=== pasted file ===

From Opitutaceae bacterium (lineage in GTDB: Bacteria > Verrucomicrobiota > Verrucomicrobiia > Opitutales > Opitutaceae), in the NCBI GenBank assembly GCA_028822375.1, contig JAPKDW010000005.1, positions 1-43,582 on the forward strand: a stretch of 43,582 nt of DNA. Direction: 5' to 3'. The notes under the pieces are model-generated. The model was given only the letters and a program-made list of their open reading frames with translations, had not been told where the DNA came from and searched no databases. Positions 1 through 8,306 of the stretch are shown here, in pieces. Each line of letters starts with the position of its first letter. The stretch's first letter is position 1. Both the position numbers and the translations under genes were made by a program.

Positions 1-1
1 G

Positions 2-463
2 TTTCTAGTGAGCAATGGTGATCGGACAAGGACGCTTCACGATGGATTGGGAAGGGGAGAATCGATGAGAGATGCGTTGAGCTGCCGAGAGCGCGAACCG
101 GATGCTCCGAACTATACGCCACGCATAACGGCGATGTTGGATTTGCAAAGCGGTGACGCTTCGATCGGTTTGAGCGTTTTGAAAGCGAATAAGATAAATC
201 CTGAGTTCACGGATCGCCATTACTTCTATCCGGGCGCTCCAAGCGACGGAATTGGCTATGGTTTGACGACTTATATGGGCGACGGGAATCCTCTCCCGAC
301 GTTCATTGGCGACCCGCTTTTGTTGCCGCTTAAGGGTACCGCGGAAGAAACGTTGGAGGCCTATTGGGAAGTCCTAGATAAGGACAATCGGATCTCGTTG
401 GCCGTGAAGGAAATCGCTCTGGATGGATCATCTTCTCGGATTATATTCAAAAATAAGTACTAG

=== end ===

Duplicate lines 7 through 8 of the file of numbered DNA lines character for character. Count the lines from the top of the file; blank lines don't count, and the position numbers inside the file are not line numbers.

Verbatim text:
201 CTGAGTTCACGGATCGCCATTACTTCTATCCGGGCGCTCCAAGCGACGGAATTGGCTATGGTTTGACGACTTATATGGGCGACGGGAATCCTCTCCCGAC
301 GTTCATTGGCGACCCGCTTTTGTTGCCGCTTAAGGGTACCGCGGAAGAAACGTTGGAGGCCTATTGGGAAGTCCTAGATAAGGACAATCGGATCTCGTTG